New Chinese bishop has approval of Holy See

A step is taken in Sino-Vatican relations and the flock in China gain a shepherd.   Check out this Asia News story. 

All is ready for the ordination of the new bishop of Beijing

Only those invited will participate in tomorrow’s celebration, among security measures a ban on (foreign) media. The faithful reassured by papal approval.

Beijing (AsiaNews) – Everything is ready in the capital ahead of tomorrow ceremony for the ordination of the new bishop of Beijing, Msgr. Giuseppe Li Shan, who – according to various church sources – has full Holy See approval.

The ordination will begin a 9.00 am tomorrow morning in the Cathedral of the Immaculate Conception (Nan Tang). Because political figures of note are among those present all of the guests have been asked to reach the church by 7.30 for security reasons. The number of the congregation is limited and has been equally distributed among representatives of the bishops, clergy, religious and lay.  In order to take part in the ceremony many priests and seminarians have been in the capital for days, travelling from Shanxi, Hebei, Guangdong. Journalists are not being allowed to attend the event; but it is highly probable that the ban only regards foreign press, while state agencies will be permitted entry.

According to AsiaNews sources, the principal ordinant will be Msgr. Giovanni Fang Xingyao of Linyi (Shandong).  Msgr. Paolo Pei Junmin of Liaoning will also take part in the celebration. Both prelates (54 and 38) are part of the new generation of bishops approved by the Holy See.

In recent days numerous faithful from both the Underground and Official Church have wondered if Msgr. Li Shan had Vatican approval, or if the tradition of Fu Tieshan, the patriotic bishop who died in April this year would be continued.  Church sources in Beijing reassure that the ordination of Msgr. Li has papal approval.

Up until now Msgr. Li Shan has remained on spiritual retreat which traditionally precedes ordinations.

Msgr. Giuseppe Li Shan, 43, is considered by all to be a true pastor and a man of faith, capable of relating to the faithful and the political authorities.  From Beijing, he is part of a family with a long Catholic tradition.  He has never travelled abroad, not even to study.


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  1. RE: the ban on journalists.

    AP Television News broadcast images related to the ceremony… I haven’t seen them though, and I don’t know if they were shot by AP TV itselfd or by a local channel and then shared.

  2. Domenico says:

    I wonder what missal is used in China. In the past I heard that the (official) Catholic Church was very traditional, using Latin prayers, not receiving the VC II. But I really do not know.

  3. L_D says:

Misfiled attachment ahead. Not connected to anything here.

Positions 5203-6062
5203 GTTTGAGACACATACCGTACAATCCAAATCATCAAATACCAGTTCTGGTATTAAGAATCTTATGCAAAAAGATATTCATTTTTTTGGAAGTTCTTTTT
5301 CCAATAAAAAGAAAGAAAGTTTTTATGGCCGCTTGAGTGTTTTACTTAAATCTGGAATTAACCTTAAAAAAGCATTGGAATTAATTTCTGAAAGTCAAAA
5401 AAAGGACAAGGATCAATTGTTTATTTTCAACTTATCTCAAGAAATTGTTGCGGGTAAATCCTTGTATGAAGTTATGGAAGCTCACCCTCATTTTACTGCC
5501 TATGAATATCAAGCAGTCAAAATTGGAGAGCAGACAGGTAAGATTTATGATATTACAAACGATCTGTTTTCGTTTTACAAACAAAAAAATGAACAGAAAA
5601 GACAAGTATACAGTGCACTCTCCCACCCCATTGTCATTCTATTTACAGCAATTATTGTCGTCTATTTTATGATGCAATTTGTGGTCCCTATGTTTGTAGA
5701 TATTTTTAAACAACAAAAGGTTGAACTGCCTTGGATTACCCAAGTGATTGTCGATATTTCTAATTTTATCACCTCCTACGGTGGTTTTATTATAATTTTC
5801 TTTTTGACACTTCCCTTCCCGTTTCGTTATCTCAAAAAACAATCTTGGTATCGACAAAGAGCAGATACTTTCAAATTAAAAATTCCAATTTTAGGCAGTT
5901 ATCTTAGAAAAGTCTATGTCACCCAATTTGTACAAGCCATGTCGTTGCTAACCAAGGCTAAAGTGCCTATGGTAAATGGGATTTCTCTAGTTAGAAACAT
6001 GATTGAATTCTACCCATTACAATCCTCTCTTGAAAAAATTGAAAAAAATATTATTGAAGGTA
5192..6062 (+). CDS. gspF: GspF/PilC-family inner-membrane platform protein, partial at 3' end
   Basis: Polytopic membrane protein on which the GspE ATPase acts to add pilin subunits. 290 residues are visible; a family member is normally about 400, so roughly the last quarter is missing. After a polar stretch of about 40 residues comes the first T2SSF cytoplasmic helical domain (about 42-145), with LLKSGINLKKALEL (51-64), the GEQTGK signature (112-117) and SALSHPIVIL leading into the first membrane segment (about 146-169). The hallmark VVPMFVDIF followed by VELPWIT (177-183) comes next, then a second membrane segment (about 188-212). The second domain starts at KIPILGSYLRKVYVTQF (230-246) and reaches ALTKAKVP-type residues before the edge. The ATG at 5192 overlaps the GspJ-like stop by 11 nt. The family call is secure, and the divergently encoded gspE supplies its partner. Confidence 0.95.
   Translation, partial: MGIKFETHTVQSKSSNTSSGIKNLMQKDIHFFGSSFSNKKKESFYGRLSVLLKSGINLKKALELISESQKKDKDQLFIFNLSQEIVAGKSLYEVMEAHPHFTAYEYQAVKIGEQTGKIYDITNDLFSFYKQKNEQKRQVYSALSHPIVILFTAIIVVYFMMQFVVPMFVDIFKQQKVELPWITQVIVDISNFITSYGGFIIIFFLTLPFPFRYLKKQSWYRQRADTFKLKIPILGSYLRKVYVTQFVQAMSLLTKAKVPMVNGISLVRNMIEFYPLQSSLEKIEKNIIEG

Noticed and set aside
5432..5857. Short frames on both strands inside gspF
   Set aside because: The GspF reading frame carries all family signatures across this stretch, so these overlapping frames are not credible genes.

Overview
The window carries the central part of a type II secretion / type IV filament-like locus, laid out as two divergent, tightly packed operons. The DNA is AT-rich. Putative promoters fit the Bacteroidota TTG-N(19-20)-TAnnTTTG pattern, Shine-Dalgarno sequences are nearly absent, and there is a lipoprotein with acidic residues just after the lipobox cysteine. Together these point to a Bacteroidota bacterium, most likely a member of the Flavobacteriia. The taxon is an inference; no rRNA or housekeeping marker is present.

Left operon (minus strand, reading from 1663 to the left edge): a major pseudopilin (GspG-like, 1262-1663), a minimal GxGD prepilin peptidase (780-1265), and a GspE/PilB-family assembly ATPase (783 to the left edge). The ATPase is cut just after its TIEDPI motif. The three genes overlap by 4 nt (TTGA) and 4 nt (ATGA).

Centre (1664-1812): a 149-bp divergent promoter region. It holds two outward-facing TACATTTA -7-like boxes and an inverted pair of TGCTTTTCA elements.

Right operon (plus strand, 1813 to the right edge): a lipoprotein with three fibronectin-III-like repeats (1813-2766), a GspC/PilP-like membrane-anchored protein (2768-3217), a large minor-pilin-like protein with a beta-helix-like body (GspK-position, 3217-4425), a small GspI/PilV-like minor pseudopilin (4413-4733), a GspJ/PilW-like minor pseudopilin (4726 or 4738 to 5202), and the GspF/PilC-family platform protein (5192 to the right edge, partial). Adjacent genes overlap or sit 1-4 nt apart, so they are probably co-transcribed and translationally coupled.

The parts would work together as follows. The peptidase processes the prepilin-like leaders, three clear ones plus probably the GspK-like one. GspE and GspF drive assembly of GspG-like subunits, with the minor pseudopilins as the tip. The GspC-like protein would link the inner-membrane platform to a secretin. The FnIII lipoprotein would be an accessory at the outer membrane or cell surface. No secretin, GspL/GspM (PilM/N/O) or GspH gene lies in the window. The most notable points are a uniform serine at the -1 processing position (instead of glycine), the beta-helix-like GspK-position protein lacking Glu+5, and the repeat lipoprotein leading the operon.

I had a friend from China who had been a seminarian over there and he was fluent in Latin and Greek and was a devotee of the forma extraordinaria. I never really asked much about what it was like over there though..

  4. L_D says:

    Doesn’t really answer your question but I’ve been told that there are lots of traditionalists in South Korea. A friend of mine from that country says that Koreans (and Asians in general) are very tradition-minded and for many the enculturation agenda is seen as a disgrace and a diminishing of the Church’s credibility. I don’t know how true this is but it does sound plausible at least. Seems like an interesting topic for research.

  5. Holy Family Parishoner says:


    The priest ministering to the Korean community in Columbus is assigned to our parish. He spent three years here before going back just two weeks ago. While here, our pastor taught him to say the traditional Mass. The parish’s going away present for him was a Roman set of gold vestments.

    His replacement to the Korean community has also been attending our Sunday traditional Mass. He has been distributing communion. I’m not sure yet if he is also being trained to say the traditional Mass.

  6. Minnie says:

    Hello from Shanghai. The open churches use a Vatican-approved Chinese-language missal dating back to the early 90s. The missal was put together in Hong Kong, mostly, with input from Mainland folks with an obvious interest in it. The Chinese government only allowed the use of the vernacular in in 1992 or 93 (I’d need to check). There’s an interesting story behind that shift, but I’m not the one to tell it.

    Anyway, the news on Beijing is great. As a matter of fact, though, the Beijing ordination follows an ordination in south China last week where the Pope’s approval was openly acknowledged. The diocese of Guiyang. My Shanghai comrade Adam Minter, a really great Catholic journalist, covered it over on his blog. The blog is called Shanghai Scrap.

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